Jacques Pépin covers food for the Games, by Linda Giuca

French chef Jacques Pépin went to the site of the Winter Olympic games looking for a different kind of gold: champagne, eruvere and raclette.

-Excerpt courtesy of Newspapers.com, The Hartford Courant, “Jacques Pépin covers food for the Games,” by Linda Giuca, Friday, February 14, 1992

“Pépin, a cookbook author, cooking teacher and the culinary star of ‘Today’s Gourmet’ on PBS, taped about a dozen food features that will be sprinkled like grated cheese throughout CBS’ extensive coverage of the games.

On Thursday’s ‘This Morning’ show, Pépin showed sportscaster Greg Gumbel how to make a sauteed fish dish in red wine sauce. In another spot, the chef visited a restaurant that specializes in raclette — cheese, grilled until it becomes runny and eaten with hot boiled potatoes, ground pepper, gherkins and pickled onions. Other vignettes will feature cuisine of Savoie, the Alpine region of southeastern France where the games are taking place.

Butter, cream, milk and cheese dominate this rich cuisine. Pépin also visited the Olympic kitchen that feeds 20,000 people a day.

In a telephone Pépin interview Thursday from his home in Madison, Pépin, who has a keen sense of humor, says he had fun with the filming. While the chef put the finishing touches on the fish with red wine sauce, he handed a domed silver cover to Gumbel with the words, ‘That’s not to put on your head.’

For the fish feature, Pépin took over the kitchen of Allodia, a ‘very beautiful, very chic restaurant in Meribel,’ the site of the women’s downhill skiing course. The restaurant’s former chef is Pepin’s friend and Connecticut resident Jean Pierre Vuillemert, executive chef at Robert Henry’s in New Haven.

For another spot, Pépin took Ryen Heckman, the 17-year-old American who is competing in the Nordic combined skiing event, to a three-star restaurant for dinner. Heckman is too young to drink champagne, so Pépin arranged for the wait staff to decant a bottle of Coca-Cola into a crystal decanter.

Pépin and Heckman dined among royalty, Princess Anne and Prince Albert of Monaco were seated at neighboring tables, Pépin says.

Pépin spent about three weeks in Albertville, searching out the best food stories. Accompanied by a television crew, he ‘went to farms, went to people who make the cheese, to markets and so forth,’ he says. ‘We didn’t want to show large food production but more of a craftsman-type of thing where people do their own cheese, their own ham or run small restaurants.’

Pépin’s work was finished last Friday when he traveled to his birthplace, Lyon, for dinner at his mother’s restaurant. He returned to Connecticut on Sunday, the day after the official start of the Olympics.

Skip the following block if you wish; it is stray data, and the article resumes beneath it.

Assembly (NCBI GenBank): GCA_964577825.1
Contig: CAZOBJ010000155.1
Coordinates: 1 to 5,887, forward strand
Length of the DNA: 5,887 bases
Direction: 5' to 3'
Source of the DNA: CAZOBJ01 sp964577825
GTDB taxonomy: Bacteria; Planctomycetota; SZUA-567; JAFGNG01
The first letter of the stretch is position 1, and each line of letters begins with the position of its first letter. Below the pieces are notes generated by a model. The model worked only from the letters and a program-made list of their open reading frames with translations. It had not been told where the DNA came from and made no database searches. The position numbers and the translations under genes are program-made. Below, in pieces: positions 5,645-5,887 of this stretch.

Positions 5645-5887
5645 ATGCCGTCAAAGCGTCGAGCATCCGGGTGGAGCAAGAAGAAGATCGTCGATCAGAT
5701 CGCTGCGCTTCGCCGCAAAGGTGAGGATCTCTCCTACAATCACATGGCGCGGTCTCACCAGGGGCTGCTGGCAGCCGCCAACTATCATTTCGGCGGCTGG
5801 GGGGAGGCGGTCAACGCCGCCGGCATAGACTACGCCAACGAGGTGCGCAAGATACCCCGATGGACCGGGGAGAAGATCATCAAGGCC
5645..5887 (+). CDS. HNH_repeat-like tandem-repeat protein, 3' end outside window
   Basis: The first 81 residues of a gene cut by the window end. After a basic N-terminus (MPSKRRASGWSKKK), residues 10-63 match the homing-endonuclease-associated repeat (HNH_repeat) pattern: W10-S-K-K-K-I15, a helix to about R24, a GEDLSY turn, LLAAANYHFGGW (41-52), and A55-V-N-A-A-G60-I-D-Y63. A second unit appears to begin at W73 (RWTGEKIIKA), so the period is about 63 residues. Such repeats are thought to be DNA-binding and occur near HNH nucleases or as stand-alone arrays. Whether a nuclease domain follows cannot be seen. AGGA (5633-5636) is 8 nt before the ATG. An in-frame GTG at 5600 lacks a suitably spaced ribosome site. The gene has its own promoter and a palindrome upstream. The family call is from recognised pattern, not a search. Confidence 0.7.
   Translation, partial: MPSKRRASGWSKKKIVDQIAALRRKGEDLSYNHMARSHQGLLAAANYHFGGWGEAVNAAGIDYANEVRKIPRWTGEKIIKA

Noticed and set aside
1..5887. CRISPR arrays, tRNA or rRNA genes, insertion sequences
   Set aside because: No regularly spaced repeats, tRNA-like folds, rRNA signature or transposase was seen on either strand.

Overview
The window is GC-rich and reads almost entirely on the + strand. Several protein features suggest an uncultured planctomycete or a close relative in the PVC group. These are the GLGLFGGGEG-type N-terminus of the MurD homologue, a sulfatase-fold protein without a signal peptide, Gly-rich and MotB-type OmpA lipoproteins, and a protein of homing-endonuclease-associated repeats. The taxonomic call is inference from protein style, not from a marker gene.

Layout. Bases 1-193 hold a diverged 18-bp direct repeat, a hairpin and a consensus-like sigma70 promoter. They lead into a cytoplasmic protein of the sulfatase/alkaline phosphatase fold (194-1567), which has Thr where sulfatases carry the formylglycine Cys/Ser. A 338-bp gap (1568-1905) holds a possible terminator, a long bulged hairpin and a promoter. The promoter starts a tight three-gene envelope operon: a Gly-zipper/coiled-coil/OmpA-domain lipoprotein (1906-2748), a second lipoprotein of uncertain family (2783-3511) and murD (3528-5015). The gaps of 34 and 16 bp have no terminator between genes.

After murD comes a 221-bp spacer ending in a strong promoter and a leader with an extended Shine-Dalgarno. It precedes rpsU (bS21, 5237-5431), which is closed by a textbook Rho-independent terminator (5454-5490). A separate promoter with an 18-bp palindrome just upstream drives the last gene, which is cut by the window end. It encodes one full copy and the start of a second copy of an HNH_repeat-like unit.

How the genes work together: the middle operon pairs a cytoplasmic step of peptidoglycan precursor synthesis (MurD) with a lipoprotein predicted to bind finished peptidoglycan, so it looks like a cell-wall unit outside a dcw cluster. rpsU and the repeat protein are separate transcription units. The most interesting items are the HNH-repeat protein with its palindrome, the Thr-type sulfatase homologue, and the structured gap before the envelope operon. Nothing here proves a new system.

About eight months ago, Morley Safer, the ’60 Minutes’ reporter with a home in Chester, told his friend Jacques that CBS wanted to hire someone to do the food features.. (Pépin teamed up with Safer for an Olympic look at red wine and heart disease.) Even without friends in high places, Pépin is uniquely qualified to talk about French cuisine.

As he told Gumbel, he has been cooking for 42 years. His hometown is only a couple of hours away from the Olympic site. ‘I know what the cooking of the Savoie is,’ Pépin says. ‘The cheeses I know well. It has the greatest gruyere in the world. The Roblochon cheese I like. Raclette as well as fondue are specialties of the area because of the cheese.’

Before leaving, he also took time for a sentimental journey with his daughter, Claudine, and his brother, Roland, an engineer who lives in France. During World War II, Pépin and his brother were sent for their safety by the Red Cross to villages a few hours from Lyon. ‘I was 6, he was 8,’ Pépin says. ‘My father was in the Resistance, and my mother 3 had a year-old baby. We had never been back to the villages. Even though the villages were completely razed by Germans, we found the son of the people who took care of my brother.’

Back home with a new cookbook ‘Cuisine Economique’ due from William Morrow in May, Pépin is watching the Olympics like any other fan. And like any other viewer, Pépin will watch his spots for the first time — they were not edited by the time he left France.”
-Excerpt courtesy of Newspapers.com, The Hartford Courant, “Jacques Pépin covers food for the Games,” by Linda Giuca, Friday, February 14, 1992. (top) “CBS Sportscaster Greg Gumbel, left, gets some cooking pointers from French chef Jacques Pépin on Thursday’s CBS ‘This Morning’ show from Savoie, France.” Image courtesy of Newspapers.com, The Hartford Courant, “Jacques Pépin covers food for the Games,” CBS, 1992

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